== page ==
Odds and Ends – studio tours

@erskinec
@erskinec

Aug 17, 2015 – What I really enjoy is studio tours, particularly if the work is something you really like.

Every studio is unique. Most are small, particularly in the city.

The ones that I find most interesting are those in the country side, where the artist have space to work properly. These artists tend to have been around for a decade or two and have found some way to survive with their art.
Some are children book illustrators, others are potters, and a few are painters.

There is a print maker near Ottawa, who has this fantastic space. It is a farm made up of several small buildings that have been connected. The main building (located next to the farm house) is his studio and it holds two 19th century presses. There also enough room for two work tables and a nice sitting area. Attached to this space is small building that once stored wood, but now contends a mini gallery for visitors.

Every fall, hundreds of visitors flow through his space and buy his prints.

He has been a successful print makers for three decades. Rural life keeps the costs low and he can afford to travel to different countries to get the raw sketches for future projects. He has also founded two artist’s collective stores that feature local artists. As a founder, he is able to reserve an area of each store to display his work. As a result, local tourism provides another source of healthy income stream.

The first studio I ever visited was a painter from France who purchased a century old farm in Flamborough. The place was called “Long Lane Farm.” In the huge barn, he would display his oil paintings each weekend. In the stone farm house, his family would sale bake goods and coffee or tea in the kitchen and people would sit down on the front porch.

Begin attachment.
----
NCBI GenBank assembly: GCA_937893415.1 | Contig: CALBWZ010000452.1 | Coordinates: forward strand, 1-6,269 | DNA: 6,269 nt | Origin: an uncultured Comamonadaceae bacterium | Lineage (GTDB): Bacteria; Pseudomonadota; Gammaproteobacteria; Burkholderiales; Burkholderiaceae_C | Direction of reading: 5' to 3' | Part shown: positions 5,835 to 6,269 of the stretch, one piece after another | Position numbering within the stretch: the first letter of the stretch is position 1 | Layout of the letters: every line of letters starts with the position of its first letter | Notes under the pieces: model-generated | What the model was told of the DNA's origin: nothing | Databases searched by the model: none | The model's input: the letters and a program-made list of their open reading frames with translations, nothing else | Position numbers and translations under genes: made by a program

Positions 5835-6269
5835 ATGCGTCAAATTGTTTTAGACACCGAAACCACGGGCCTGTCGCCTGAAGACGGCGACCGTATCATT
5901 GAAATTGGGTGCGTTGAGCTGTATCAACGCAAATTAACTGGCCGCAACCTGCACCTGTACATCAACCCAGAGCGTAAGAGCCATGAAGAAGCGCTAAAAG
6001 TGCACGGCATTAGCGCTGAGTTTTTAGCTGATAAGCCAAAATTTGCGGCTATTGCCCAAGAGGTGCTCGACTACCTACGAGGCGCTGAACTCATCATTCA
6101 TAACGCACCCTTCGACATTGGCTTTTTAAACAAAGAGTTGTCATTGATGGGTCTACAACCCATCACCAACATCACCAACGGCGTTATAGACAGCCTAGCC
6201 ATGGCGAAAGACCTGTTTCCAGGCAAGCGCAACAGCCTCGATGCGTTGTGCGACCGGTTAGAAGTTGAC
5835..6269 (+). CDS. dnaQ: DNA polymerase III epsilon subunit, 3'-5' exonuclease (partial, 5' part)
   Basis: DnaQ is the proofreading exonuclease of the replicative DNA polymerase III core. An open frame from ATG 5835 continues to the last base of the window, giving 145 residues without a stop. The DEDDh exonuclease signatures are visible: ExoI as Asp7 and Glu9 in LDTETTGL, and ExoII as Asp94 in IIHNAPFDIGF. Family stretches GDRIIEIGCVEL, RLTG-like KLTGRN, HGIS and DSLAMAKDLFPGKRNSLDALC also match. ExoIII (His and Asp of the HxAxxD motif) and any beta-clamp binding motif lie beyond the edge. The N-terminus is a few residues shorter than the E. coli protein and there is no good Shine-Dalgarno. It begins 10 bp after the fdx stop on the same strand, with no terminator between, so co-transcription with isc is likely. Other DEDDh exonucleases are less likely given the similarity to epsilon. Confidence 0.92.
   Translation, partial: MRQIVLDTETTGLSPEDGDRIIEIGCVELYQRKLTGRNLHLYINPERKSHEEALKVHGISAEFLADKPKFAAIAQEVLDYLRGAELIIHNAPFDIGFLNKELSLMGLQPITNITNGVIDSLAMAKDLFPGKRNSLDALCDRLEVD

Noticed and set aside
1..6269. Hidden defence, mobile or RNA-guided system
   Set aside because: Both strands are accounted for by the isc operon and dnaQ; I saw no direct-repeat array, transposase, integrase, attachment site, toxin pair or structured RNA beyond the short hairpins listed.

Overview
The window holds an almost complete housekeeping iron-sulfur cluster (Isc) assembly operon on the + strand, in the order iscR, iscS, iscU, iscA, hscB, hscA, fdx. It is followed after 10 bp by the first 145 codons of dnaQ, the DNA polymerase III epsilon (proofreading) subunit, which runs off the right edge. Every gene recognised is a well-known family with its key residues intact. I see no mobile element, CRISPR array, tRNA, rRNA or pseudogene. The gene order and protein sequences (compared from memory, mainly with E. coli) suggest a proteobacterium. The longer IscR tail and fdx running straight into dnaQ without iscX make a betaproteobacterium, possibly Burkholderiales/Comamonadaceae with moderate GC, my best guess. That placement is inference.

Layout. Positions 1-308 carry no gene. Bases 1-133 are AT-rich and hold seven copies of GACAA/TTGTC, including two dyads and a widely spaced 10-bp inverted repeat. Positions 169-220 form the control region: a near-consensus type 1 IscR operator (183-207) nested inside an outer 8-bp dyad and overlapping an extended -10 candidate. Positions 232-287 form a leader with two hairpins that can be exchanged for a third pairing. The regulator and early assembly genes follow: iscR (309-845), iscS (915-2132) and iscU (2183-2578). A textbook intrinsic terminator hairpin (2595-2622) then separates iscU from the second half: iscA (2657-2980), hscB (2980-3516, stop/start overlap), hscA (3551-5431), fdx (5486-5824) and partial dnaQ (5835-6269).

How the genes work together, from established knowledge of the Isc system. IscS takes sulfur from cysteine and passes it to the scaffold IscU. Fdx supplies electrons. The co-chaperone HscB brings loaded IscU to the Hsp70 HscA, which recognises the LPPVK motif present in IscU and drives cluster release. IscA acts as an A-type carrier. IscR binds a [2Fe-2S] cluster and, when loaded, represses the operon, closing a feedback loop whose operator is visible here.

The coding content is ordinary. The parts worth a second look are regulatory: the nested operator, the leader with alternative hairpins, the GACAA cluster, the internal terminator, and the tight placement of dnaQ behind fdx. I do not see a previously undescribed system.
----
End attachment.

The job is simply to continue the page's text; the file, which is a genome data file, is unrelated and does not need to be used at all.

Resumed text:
On Saturdays or Sundays, my parents would drive out to the farm for something to do. I would wander the fields and then explore the barn filled with his art.

He did very well with his art that featured barns and rural landscapes. After a few years, he went back to France.

Another example of a successful artist is the painter, Sylvia Simpson. She combines store with studio in one location. I often drop by her Westdale store/studio to see her latest works.

One studio I wish I could visit is Edward Burtynsky’s. He created a business producing high quality photographic prints that also advanced his art. This is how he survived the lean years. I still wished I had purchased the Rock of Ages #4 print for $5,000 at the Nicholas Metivier Gallery back in 2005. He had just had his first New York City showing and prices had not yet sky-rocketed.

So, where am I going with this posting? That there are artists out there who can make a living with their art, but they have to be creative. Studio tours give you a chance to see how some artists are making it, year in, year out.

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